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Failure to communicate could amount to waiving right to silence

A few months back, we offered up five facts every driver should know in the event of being pulled over by police for a traffic stop. The premise of that hypothetical was a stop for suspected drunk driving, but that's not the only situation in which the information could come in handy.

In New Jersey, you can be stopped for all sorts of reasons, and arrests can follow for a broad array of alleged crimes. Alcohol isn't the only substance that can cause impairment. If police suspect marijuana is involved, the traffic stop can escalate into serious drug charges. Regardless of the circumstances, however, one thing remains constant. You have rights. Do you know how to exercise them?

Waiving Miranda rights by implication

We suspect nearly everyone can finish the following phrase, "You have the right to remain silent." What follows, of course, is that anything you say can be used against you in court. This is the gist of the Miranda warning that police must recite to suspects and be sure they understand. Another right explained in the warning is that you have a right to an attorney.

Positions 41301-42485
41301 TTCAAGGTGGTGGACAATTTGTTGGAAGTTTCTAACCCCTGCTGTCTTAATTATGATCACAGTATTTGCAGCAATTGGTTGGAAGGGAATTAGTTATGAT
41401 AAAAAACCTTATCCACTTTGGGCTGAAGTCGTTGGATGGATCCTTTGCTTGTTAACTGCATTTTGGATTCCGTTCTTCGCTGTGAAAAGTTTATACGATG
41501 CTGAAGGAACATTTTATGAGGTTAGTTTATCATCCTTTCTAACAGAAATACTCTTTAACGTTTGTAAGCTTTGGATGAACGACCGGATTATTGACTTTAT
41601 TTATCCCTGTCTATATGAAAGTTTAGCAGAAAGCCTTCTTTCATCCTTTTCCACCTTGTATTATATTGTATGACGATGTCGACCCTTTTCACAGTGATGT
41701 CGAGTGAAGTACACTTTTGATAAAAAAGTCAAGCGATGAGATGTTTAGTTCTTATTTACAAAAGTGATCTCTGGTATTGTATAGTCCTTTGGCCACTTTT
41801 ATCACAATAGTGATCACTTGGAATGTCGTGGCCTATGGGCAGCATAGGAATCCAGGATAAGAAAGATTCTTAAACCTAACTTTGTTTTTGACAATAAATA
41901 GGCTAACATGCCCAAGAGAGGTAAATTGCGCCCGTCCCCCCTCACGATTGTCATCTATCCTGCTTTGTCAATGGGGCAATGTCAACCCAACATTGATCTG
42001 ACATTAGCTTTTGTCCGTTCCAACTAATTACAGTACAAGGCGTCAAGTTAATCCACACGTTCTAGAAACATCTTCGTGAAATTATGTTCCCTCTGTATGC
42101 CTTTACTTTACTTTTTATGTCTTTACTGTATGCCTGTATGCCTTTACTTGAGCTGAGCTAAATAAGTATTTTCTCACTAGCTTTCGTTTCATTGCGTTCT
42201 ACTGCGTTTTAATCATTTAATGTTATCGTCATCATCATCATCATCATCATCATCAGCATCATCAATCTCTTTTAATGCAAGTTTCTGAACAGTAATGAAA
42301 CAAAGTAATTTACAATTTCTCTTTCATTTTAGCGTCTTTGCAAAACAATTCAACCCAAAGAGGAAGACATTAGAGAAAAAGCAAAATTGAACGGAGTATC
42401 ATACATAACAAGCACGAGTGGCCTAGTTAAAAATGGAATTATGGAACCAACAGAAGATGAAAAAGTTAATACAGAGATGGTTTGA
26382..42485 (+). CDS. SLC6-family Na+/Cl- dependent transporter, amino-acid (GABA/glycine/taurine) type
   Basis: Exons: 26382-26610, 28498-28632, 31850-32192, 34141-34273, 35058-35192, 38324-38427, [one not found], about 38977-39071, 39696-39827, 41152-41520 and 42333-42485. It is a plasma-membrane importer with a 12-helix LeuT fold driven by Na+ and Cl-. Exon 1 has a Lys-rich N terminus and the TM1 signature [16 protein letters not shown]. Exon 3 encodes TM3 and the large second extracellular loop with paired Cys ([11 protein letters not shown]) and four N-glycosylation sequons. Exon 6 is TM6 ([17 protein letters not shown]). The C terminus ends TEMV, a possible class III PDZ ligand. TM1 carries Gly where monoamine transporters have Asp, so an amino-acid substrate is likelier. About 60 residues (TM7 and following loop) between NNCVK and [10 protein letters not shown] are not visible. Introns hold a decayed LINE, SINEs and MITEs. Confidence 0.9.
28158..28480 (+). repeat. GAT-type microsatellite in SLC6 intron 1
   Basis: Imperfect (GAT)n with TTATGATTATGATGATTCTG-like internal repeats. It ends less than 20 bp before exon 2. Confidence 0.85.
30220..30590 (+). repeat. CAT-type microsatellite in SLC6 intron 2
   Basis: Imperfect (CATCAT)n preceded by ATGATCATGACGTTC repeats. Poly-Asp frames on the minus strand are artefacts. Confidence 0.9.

As a rule, once the Miranda warning is communicated to a suspect, the presumption is that the right to remain silent is in force and that any statements made after that point are not admissible. It is possible for you to waive your rights. This can be done explicitly, by verbal or signed statement. It also might happen implicitly. If you happen to utter even a single word, but remain otherwise silent during an hours-long interrogation, it might be construed as you having waived of your rights.

To avoid this from occurring, experienced attorneys recommend making it very clear from the outset that you are invoking your Miranda rights. Not just by remaining silent, but by saying something like, "I am exercising my right to remain silent and I want to speak with my attorney."

Being clear about invoking your rights is among the earliest steps anyone facing charges should take to get through what can be a long legal process.

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